As a constituent of Charlottesville City, alum of Albemarle County Schools, sexual/domestic violence preventionist, and queer adult, I wholeheartedly disagree with the proposed changes to this policy. Transgender students deserve to be safe.
Having one’s name and pronouns accepted is a well-researched method of lowering suicide risk in transgender youth (Bailey et al., 2014; Bauer et al., 2015a; Haas et al., 2011; SPRC, 2008).
Forcing staff to only use a students' legal name/deny them access to school bathrooms will negatively affect the mental health of both parties (the student, for being denied such a basic right as to be called what they want to be called, and the staff for being mandated to break trust with a student). The policy also creates pointless issues for non-transgender students - in my middle school class in Virginia, several students went by nicknames that had nothing to do with their legal names ("Carrie" went by "Morgan", Xiang Zhi went by "John"). This policy puts an undue burden of cost, time, and money on parents and youth to legally change the child's name in order for them to be identified appropriately on the day-to-day.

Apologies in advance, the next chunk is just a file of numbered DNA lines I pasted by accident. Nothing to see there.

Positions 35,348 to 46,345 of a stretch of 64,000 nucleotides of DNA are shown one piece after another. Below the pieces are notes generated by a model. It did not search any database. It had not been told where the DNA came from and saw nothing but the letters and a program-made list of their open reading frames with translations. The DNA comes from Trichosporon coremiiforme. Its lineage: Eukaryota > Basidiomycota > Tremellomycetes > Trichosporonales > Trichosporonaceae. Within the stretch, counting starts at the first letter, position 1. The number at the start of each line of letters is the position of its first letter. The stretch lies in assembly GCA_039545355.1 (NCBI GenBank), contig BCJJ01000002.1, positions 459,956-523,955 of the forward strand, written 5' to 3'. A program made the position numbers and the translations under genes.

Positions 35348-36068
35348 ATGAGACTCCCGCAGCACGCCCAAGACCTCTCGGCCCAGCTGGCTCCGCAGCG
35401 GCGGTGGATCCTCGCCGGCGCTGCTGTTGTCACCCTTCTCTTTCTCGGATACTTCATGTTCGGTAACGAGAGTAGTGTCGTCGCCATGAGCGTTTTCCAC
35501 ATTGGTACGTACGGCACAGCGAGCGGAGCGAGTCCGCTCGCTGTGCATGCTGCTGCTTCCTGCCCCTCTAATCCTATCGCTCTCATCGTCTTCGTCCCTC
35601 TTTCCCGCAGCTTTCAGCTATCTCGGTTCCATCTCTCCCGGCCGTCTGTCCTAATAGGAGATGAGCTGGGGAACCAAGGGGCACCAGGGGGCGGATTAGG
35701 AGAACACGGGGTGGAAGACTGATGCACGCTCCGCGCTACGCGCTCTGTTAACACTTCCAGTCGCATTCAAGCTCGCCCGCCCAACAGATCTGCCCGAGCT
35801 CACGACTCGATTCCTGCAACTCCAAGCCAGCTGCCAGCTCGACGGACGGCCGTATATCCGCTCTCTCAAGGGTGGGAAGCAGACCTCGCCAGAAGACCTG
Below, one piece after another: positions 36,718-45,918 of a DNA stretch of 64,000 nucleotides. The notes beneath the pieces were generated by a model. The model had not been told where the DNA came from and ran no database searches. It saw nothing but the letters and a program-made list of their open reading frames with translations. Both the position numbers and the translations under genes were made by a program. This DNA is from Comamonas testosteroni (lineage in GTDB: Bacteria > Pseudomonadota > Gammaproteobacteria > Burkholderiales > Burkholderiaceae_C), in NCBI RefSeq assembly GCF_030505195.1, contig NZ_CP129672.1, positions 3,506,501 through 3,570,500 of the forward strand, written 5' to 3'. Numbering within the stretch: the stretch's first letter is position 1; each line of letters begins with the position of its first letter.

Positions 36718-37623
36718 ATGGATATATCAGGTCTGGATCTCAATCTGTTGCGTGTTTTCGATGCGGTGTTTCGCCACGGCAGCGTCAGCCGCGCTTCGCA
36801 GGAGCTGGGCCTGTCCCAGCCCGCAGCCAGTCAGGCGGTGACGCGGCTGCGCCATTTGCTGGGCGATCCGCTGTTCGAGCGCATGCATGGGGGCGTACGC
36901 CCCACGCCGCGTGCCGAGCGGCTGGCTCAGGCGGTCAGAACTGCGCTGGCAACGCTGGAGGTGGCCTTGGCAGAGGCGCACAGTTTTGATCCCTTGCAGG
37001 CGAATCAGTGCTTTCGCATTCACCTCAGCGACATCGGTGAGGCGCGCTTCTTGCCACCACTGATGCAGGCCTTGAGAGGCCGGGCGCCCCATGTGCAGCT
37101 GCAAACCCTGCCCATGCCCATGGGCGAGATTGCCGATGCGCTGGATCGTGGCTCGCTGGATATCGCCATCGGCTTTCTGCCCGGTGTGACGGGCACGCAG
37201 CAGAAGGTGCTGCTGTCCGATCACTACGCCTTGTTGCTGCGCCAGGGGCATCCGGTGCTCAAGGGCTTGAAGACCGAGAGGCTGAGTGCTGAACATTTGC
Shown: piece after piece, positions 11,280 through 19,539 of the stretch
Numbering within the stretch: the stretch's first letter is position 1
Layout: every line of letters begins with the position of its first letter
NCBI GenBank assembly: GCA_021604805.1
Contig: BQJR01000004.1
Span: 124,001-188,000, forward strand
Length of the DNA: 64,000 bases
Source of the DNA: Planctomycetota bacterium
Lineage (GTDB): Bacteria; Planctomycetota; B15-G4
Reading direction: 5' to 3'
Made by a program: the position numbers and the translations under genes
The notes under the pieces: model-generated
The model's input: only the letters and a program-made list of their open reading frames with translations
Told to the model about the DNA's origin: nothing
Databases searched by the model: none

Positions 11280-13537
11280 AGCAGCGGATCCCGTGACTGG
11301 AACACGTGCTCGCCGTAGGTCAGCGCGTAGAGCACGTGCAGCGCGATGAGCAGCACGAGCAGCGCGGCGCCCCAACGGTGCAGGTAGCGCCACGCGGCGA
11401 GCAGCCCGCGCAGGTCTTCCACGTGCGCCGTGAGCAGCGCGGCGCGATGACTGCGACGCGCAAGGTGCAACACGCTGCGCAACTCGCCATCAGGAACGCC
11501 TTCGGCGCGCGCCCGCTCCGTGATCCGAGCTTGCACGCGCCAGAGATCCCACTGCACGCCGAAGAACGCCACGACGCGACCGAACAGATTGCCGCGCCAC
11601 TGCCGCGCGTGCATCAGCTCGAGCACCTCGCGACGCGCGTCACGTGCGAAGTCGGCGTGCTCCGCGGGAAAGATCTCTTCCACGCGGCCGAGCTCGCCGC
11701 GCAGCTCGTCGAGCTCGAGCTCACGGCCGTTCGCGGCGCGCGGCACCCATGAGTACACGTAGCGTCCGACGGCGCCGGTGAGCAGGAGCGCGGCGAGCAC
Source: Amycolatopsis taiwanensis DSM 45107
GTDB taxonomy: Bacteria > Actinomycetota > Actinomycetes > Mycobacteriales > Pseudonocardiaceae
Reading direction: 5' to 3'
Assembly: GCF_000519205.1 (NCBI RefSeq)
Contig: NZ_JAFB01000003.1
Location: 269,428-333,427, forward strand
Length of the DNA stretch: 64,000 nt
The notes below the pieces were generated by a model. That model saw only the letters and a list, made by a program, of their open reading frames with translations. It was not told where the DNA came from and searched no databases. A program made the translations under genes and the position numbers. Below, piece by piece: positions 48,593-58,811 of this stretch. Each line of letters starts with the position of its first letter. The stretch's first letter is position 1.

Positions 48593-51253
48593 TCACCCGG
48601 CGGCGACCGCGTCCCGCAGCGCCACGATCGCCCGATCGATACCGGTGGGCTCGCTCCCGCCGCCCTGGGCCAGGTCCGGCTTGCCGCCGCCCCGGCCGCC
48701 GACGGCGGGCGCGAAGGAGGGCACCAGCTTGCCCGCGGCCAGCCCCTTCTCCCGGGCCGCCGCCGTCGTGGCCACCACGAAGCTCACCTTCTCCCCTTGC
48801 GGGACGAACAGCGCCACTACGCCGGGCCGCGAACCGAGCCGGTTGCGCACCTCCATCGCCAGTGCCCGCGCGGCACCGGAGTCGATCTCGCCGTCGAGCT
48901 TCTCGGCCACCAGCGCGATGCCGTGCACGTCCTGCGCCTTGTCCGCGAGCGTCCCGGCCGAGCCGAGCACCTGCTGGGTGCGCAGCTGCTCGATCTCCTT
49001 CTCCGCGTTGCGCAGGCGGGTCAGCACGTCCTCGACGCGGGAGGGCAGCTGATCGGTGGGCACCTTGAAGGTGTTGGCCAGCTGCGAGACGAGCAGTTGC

Single-stall bathrooms are few and far between, especially in rural counties where all students might attend a single middle or high school; facilities such as stadiums and locker rooms; or campuses that are spread across multiple buildings. Policies that state transgender and nonbinary youth can only access single-stall bathrooms or else be forced to use bathrooms aligned with assigned sex is therefore an access issue.
Mandating staff to out students to their parents puts youth at risk for abuse from unaffirming family members. The harm from this action can be anything from the guardians pulling the student from school counseling, to kicking them out of the home entirely, to physical abuse, suicide, or even murder of the child.
Children thrive when they feel safe in schools - all changes should be rejected.